Linux security

Daniel Carrera daniel.carrera at
Sat Apr 29 11:07:54 UTC 2006

Toby Kelsey wrote:
> Currently it's important, but if Ubuntu becomes a base for 3rd-party software,
> this distinction will erode.  If there was a mechanism for 3rd-party software to
> get a Ubuntu "stamp of approval" (checked for during the install) which means it
> has been audited for sensible behaviour that would help, but this would have to
> be paid for and there would need to be a trustworthy auditing group.

There is already a certification for third-party software in Ubuntu. 
It's paid for, like you said. This system could be extended to add a GPG 
signature to the package or some such. Aren't .deb packages already 
signed in some way?

>>Perhaps. Though the user might wonder why Firefox is suddenly asking him
>>for a password. (this is an example of an attack made more difficult by
>>Ubuntu's design).
> Actually I was thinking more of modifying the menu item for Synaptic to start a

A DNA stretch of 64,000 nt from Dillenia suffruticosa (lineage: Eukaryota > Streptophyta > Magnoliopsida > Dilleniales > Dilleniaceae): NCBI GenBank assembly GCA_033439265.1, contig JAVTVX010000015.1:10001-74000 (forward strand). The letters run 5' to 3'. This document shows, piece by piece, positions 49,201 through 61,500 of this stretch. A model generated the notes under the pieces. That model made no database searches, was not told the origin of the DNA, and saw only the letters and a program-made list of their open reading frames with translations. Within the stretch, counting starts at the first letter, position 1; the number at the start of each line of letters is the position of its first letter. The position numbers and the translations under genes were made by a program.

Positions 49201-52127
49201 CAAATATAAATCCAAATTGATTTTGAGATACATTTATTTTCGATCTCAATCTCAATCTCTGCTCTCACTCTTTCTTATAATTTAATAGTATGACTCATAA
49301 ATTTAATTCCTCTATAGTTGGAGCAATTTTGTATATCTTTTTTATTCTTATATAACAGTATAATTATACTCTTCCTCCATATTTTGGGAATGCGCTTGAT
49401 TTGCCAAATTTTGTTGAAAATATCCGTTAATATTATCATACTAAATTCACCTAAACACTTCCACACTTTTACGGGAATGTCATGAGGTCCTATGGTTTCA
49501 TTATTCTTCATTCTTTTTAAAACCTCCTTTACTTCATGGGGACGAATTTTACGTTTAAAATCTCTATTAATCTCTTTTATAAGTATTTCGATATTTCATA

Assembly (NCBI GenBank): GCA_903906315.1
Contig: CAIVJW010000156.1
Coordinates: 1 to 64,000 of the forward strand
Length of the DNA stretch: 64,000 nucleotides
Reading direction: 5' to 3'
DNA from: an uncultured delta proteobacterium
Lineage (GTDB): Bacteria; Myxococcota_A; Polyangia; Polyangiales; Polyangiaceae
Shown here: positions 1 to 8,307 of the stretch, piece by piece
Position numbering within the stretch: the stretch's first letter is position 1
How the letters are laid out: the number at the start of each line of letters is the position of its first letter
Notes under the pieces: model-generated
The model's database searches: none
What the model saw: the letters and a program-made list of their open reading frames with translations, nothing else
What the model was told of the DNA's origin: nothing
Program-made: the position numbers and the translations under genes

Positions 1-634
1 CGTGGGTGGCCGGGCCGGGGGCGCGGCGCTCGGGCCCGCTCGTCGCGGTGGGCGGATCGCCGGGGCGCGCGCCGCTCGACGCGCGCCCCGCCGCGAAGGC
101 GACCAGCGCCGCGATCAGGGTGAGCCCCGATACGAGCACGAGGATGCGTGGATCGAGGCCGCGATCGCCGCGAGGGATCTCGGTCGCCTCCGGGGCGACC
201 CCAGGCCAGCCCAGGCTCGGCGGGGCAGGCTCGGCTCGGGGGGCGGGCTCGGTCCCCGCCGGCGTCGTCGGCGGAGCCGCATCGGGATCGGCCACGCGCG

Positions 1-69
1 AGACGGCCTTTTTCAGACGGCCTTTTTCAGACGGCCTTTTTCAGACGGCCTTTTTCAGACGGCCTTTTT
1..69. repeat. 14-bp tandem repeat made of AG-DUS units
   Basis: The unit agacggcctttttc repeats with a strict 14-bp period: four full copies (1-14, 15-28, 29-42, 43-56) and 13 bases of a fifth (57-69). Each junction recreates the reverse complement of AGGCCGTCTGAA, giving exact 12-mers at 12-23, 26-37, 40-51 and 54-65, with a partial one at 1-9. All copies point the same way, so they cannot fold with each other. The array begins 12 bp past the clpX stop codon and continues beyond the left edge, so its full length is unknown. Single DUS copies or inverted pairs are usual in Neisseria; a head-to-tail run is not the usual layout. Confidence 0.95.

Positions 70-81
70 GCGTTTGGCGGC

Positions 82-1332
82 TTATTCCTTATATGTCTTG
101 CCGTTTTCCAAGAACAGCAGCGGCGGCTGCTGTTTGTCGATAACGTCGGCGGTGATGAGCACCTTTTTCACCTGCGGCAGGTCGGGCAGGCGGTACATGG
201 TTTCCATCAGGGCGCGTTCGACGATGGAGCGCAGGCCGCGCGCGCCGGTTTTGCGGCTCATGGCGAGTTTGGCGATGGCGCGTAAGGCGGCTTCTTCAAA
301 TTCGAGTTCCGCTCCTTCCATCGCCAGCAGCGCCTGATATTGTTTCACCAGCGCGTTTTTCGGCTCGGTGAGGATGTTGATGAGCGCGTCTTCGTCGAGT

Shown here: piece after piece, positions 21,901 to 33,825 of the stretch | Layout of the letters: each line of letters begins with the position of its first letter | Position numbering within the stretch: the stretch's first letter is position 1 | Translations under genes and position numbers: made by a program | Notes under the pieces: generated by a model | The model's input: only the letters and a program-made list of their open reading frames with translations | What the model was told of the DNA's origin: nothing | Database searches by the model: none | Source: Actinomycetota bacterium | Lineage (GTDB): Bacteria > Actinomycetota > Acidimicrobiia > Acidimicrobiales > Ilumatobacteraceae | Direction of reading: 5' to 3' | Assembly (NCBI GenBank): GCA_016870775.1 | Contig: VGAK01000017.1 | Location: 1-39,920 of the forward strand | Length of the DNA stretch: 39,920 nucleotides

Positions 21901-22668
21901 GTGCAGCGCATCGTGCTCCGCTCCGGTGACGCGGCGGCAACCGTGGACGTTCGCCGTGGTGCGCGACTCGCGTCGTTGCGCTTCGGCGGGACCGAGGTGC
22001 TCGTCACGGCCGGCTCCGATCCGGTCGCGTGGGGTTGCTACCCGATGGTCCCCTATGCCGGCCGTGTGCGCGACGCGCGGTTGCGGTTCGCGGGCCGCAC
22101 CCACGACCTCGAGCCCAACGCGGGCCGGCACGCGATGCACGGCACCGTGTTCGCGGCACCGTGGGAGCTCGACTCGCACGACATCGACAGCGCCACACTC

> trojan wrapper program.  How often do you check what your Synaptic menu item
> actually runs?

Ok. Good point.

On the other hand, how often do you run Synaptic? Yes, you'll get 
infected eventually, but hear me out. The fact that you use Synaptic 
infrequently means that the speed at which the virus spreads will be 
very slow. For a virus to be "successful" on a large scale, it needs to 
replicate faster than it can get stamped out. Reducing the replication 
rate makes Linux less hospitable to viruses.

    /\/_/   ...and starting today, all passwords must contain
    \/_/    letters, numbers, doodles, sign language and
    /       squirrel noises.

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